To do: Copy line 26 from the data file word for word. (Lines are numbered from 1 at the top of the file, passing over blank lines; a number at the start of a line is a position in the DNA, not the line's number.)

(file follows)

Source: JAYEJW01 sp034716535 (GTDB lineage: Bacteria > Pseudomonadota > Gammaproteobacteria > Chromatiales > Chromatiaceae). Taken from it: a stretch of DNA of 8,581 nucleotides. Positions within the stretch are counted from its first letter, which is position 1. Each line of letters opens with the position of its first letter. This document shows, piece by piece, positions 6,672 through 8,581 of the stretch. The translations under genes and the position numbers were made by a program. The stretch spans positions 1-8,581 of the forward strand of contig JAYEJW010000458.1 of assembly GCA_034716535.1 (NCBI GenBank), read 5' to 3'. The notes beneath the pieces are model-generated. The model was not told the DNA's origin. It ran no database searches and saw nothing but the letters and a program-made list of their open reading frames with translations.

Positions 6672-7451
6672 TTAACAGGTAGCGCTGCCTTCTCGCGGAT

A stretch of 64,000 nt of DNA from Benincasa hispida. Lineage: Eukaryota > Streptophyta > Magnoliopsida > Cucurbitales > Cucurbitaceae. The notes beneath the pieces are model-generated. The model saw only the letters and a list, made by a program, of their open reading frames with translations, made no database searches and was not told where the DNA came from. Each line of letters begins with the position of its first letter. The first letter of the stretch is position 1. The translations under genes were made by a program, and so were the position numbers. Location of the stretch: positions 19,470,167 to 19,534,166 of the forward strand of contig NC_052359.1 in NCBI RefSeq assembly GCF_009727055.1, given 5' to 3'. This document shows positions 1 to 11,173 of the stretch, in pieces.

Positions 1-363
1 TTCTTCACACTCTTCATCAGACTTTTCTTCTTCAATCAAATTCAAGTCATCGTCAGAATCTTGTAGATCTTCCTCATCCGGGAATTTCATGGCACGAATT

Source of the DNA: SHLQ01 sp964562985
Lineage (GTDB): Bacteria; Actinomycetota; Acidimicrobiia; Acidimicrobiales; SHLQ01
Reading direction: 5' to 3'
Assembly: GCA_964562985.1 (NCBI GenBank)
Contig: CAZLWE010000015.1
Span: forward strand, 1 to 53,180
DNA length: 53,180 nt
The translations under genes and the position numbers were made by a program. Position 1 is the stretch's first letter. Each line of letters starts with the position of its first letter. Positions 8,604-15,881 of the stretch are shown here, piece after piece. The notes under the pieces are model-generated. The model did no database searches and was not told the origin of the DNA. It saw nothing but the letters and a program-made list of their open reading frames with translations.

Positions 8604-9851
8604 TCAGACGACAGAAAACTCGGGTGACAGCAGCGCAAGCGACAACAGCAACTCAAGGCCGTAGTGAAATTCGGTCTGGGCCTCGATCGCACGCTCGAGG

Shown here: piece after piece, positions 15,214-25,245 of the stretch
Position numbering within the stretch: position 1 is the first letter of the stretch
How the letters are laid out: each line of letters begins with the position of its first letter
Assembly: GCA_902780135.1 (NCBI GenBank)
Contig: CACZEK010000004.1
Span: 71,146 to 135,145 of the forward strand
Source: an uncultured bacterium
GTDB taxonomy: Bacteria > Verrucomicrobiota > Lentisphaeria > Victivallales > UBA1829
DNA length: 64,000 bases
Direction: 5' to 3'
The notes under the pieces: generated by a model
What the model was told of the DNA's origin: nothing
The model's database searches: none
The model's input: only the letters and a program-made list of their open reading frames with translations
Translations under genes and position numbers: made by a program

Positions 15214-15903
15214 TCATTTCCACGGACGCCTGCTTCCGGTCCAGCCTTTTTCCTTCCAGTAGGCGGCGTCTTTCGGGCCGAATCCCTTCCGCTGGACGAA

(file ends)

Direction: 5' to 3'